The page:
I’m running Audacity 2.0.5, EXE installer, Windows XP, and JAWS 14.0. I’m not sure if this is a JAWS problem, a bug in Audacity, or something I’m doing wrong. The playback speed control does not work like it should. If I’m playing audio, and I change the speed using the arrow keys, the control changes, but the playback speed does not. The only way I can get it to play at a higher speed is to click the Play At Selected Speed button, and I have to press Enter on it because the spacebar doesn’t work. I’ve been having this problem since Audacity 2.0.2. In previous versions before 2.0.2, I could change the speed on the fly as audio was playing without clicking the Play At Selected Speed button every time. Now, if I don’t click that button every time, the speed remains at the default.
This is noted in the Release Notes ( http://wiki.audacityteam.org/wiki/Release_Notes_2.0.5#Playback_and_Recording ):
Play-at-Speed slider: Change of playback speed is no longer automatic after you move the play-at-speed slider. To change speed, move the slider, then click the green button to left of the slider to play at the new speed.
It’s not a bug in Audacity but a bug in PulseAudio used on Linux systems. Pulse crashes if you change the Play-at-Speed slider while playing, so this ability is turned off.
This has been the case for a long time. 2.0.2 has the same issue.
Yes you have to use ENTER on the Play-at-Speed button. SPACE is for normal speed playback.
If you have not done so already, I would recommend going into the Keyboard Preferences (Command category) and adding keyboard shortcuts for “Play at speed” (which operates the Play-at-Speed button), “Adjust playback speed” (which opens the playback speed fine adjustment dialogue), “Increase playback speed” and “Decrease playback speed”. The increase and decrease shortcuts change speed by 0.03x for each key press.
The speed change still only takes effect after pressing the “Play at Speed” shortcut (or after pressing ENTER on the Play-at-Speed button), but the shortcuts should make changing speed more convenient.
You can read how to change keyboard shortcuts here: http://manual.audacityteam.org/o/man/keyboard_preferences.html#change .
Thanks for the reply, Gale. Why couldn’t that feature have just been turned off in the Linux version of Audacity, and not in the Windows or Mac versions? Having to tab over to that button and click it every time is a pain.
I’m also confused about what you said about creating keyboard shortcuts. Do I, or do I not have to still click the Play At Selected Speed button if I use a keyboard shortcut to change the speed?
Because the developers wanted the same behaviour on all three platforms. I disagreed with that decision at the time, and still do, but I can see the argument. There has not been much pressure to change it, but you could write to our feedback address ( http://audacityteam.org/contact/#feedback ) about it then I’ll respond there and some of the developers will see it.
Sorry I have edited one of the sentences to make it clearer.
If you only add shortcuts for “Increase playback speed” and “Decrease playback speed” then after increasing or decreasing the speed you will still have to TAB to the Play-at-Speed button and press ENTER on it.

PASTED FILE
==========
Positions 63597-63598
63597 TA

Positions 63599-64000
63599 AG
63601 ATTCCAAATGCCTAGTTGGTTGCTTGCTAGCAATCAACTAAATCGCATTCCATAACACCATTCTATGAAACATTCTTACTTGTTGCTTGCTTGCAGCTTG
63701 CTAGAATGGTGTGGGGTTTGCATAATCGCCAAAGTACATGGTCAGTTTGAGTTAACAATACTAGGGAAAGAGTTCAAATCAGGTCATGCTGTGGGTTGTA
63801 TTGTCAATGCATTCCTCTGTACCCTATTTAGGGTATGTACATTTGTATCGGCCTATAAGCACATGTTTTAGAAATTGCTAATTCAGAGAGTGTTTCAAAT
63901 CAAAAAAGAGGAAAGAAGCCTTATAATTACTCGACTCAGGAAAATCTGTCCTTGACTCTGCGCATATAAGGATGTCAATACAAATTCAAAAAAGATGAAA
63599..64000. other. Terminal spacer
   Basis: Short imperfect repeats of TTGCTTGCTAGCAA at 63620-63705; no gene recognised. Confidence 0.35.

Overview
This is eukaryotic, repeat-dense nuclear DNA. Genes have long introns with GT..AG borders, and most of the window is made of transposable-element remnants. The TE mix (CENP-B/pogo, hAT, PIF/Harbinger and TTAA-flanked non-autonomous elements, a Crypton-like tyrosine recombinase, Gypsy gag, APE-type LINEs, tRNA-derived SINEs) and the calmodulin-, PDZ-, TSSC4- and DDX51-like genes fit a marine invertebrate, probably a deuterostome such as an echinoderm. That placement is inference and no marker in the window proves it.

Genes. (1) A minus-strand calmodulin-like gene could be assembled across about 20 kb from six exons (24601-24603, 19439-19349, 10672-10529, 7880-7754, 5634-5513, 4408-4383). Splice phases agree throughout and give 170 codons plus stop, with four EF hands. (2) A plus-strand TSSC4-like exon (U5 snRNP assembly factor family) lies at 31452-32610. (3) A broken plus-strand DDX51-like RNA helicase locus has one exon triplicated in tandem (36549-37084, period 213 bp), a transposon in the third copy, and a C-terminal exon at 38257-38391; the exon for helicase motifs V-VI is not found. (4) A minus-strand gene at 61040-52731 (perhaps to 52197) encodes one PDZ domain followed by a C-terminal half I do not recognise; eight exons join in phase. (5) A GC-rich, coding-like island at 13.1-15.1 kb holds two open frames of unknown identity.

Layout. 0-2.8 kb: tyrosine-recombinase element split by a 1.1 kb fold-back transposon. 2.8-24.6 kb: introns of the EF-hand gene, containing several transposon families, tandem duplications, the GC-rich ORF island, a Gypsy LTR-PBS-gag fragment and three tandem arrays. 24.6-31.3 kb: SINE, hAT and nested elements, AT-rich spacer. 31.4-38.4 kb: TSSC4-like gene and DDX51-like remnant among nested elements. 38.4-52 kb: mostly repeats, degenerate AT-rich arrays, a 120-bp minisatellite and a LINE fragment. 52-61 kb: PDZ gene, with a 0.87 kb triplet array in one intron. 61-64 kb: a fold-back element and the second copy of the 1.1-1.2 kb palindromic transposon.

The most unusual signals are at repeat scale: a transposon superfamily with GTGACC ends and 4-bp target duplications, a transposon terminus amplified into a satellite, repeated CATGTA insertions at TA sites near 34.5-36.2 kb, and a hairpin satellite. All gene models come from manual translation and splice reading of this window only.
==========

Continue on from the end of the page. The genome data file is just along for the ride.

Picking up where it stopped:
If you also add a shortcut for “Play at speed” then that shortcut starts playback at the changed speed and you do not need to TAB to and press ENTER on the Play-at-Speed button (though ENTER on that button will still work).
Suppose for example you set F7 for “Play at speed”, F8 for “Increase playback speed” and F9 for "Decrease playback speed. Suppose you are playing a track at normal speed already and that the Play-at-Speed slider is at default 1x speed. You want to speed up to 1.3x, so without pressing SPACE to stop you press F8 ten times then press F7 to play from the cursor start position at 1.3x.
The explanation by Gale was the very brief summary version of the issue. There were multiple issues involved and crashing on Linux was the visible tip of the iceberg. The intention as with all known bugs is to fix the problem rather than to hide it.
Ideally there could be an option to save the Play at Speed setting, but even without that, once the speed has been changed a shortcut to Play at Speed will start playback at that speed and the speed is retained for the current session.
The issues (if not the fixing of them) are actually quite simple. See http://bugzilla.audacityteam.org/show_bug.cgi?id=133 . PortAudio only supports Pulse through ALSA, but Pulse doesn’t support ALSA’s mixer interface, so PortAudio’s relationship with pulse is very indirect.
As it says in the bug report, what is probably required is to write a proper pulse backend for PortAudio. This might solve a lot of other problems such as the stupid bug where if the pulse devices or their aliases are selected you can’t hold down the Play or Record button for more than a fraction of a second without freezing Audacity.
The other issue is the assertion made in bug 133 by the (now inactive) developer that there is no point in fixing bug 133 without fixing the issue that changing playback speed would restart playback from the cursor position. That’s not the feedback that I get from Windows users whose workflow depends on changing speed. They much prefer changing speed to have an immediate effect, even if it doesn’t restart from current position.
There are not currently any active Linux developers capable of taking on the pulse issues involved, and so no there is no current intention to fix these issues. Thus in my opinion it would be better to re-enable immediate change of playback speed for the majority of our users rather than encourage users to stop with buggy obsolete Beta versions that still support immediate change of speed.
More than ideally. We agreed recently in Forum Crew what should happen, so I created a bugzilla enhancement issue for it: http://bugzilla.audacityteam.org/show_bug.cgi?id=711 .